||[Jul. 1st, 2010|12:03 am]
As I aged, my visual memory, which used to be pretty good, started to fade. Then I had my stroke, and it took me a while to realise that my visual memory had virtually vanished.
See, the way I used to remember people, things and events was as images in my head. Jocko used to tell people how I'd have a pile of unmarked video tapes, and then would go through them and pick out the exact tape I needed. To him it was identical to all the others, to me it was obviously the right tape.
Whenever I took a tape out of the VCR, I'd glance at where the tape was on the spool. Then I'd put it down with the other tapes. When I needed to find it again, I knew which pile I'd placed it in, and had a strong visual record of when I'd moved things about over time, and so made allowances for that. Then I just went to wherever the pile of tapes had migrated to and looked for the tape that was wound on to the point I'd previously noted. The difference between one tape and another might only be a millimetre, but it was enough for me to know that I had the right tape. Occasionally I got it wrong, but it was pretty rare.
I remember freaking out a mate when we'd gone back to my place to get the opening ceremony tape that I'd left behind. I'd loaned the con my VCRs, so I had to use the above method to locate the tape. Me pulling a lone blank tape out of a pile of blank tapes and telling him that was the one really had him worried. He wanted me to grab more, I didn't. Needless to say, it was the right tape.
I give the above examples not so much to big note myself, but to clarify what I feel I've lost.
I can't tell you what Sharon looks like. Oh, I can do it in a basic sense, I can describe her as tall and buxom, having long grey/black hair, but beyond that, if I was asked to describe her to a police sketch artist, I couldn't do it. I don't have that visual memory available any more. She literally just walked out the room, and I can't picture her face.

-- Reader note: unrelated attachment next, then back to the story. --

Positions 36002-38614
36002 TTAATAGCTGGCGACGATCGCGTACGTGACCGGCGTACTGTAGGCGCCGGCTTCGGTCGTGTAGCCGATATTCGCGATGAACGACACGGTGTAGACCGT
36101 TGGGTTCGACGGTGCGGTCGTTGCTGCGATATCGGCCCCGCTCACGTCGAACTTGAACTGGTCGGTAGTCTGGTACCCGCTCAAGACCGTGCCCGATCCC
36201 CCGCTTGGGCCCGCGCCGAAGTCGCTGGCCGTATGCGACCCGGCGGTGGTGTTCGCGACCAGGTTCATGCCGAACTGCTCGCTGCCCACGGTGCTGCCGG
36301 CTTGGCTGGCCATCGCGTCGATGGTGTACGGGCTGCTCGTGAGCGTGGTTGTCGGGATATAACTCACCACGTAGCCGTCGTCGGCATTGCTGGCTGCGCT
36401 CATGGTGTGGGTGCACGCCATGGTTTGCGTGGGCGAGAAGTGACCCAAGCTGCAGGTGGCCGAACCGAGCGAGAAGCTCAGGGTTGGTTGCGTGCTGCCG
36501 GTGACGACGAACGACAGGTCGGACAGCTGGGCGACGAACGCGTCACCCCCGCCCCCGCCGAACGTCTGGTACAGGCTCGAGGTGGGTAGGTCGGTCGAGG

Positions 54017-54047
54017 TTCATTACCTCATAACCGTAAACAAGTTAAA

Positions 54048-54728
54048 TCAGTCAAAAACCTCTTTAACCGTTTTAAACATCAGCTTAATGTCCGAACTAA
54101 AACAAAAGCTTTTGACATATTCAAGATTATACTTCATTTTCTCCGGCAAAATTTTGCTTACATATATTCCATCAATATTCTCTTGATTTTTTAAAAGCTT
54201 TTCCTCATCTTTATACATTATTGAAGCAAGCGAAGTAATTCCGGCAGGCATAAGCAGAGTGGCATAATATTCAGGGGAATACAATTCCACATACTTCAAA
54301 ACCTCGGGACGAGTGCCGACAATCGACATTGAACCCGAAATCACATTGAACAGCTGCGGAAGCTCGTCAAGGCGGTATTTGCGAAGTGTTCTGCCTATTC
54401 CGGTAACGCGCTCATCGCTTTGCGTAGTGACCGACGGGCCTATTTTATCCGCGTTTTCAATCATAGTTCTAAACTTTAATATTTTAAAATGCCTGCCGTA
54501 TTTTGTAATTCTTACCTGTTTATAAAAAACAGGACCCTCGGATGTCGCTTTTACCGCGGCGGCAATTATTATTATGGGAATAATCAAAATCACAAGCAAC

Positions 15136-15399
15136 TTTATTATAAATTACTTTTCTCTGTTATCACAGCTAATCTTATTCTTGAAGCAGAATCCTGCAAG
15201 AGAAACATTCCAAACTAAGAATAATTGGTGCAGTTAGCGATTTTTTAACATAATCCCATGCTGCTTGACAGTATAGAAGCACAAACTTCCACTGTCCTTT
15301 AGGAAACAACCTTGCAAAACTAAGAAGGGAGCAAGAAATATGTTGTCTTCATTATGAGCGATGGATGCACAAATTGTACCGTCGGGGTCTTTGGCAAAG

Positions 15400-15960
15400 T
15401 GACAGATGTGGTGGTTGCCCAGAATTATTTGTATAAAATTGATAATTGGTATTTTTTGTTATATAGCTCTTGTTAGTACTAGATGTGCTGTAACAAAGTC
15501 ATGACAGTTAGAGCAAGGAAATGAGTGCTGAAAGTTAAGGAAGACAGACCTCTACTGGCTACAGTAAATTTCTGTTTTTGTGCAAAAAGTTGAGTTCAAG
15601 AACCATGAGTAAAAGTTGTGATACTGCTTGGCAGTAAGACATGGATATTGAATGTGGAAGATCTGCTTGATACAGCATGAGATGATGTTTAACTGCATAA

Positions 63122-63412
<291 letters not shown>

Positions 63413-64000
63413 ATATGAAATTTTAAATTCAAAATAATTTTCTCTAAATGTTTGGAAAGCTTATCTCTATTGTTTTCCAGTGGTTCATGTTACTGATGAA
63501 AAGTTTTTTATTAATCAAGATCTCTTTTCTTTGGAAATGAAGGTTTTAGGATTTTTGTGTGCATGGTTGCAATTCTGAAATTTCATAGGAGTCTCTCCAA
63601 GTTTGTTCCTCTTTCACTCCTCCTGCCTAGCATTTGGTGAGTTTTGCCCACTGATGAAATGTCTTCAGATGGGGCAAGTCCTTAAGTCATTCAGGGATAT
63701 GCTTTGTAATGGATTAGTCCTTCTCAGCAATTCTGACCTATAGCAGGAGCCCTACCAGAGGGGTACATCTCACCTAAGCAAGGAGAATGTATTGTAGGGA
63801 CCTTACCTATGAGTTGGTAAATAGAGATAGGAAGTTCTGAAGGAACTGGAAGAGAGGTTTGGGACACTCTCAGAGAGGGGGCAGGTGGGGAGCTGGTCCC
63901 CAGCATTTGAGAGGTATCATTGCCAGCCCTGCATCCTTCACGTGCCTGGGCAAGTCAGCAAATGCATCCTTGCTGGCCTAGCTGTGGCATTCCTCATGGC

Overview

I can't remember what Lex looks like. I can't remember what my dad looked like or what his tattoos looked like. I can't remember my friends, or my lovers. And it guts me, because for so much of my life I worked from the images in my mind.
Now I don't have that, instead I have the knowledge. And that's not bad, but it's also not right, not to me.
It doesn't matter that I can remember details of things we've done, can remember mad adventures, remember how I felt, because I can't see the pictures of those things any more and, for me, mental pictures are how I'm supposed to remember the world.
It's one of the reasons I like taking photos of people. It lets me see them again. And that, combined with the other knowledge, gets me a memory closer to the way I used to remember the world. Of course I need to overcome my shyness at asking to take photos of people, but sheer desperation is getting me there, slowly.
One of the nice things about the last few weeks - We've had people here visiting and taking photos, some of which are photos of me with Lex. I'm usually the guy behind the camera, so it's really nice to have some images I can look at that show my child interacting with me, because as extra hard as I try to hold onto that stuff, it slips away like all the rest.
While I don't often comment, it's also why I like when people post photos on their sites, or send me photos via email or the post - I get to see them again.
Hanging with my my friend tonight, all I could think of is that when she goes home, the only way I can keep her face in my mind is with photos, and I haven't taken any yet because I had to empty my camera. That's done now, but part of me wishes I'd done it sooner, but then I also have to be careful to make sure I've gotten all the pictures off it before I delete them, otherwise those moments are lost to me forever.
I don't mean this post to sound a bit sad and dour. It's just one of those things that in recent months has weighed more heavily on me than normal, probably because bub number two is on her way, and I can't remember any images from Lex's birth any more. One hung about longer than the rest, but even it's faded now.
While I'm sad about what I've lost, I'm blessed to live in the age of the digital camera, allowing me to take hundreds of pictures to record the world about me, the places I go, and the people I'm doubly blessed to call my friends and family.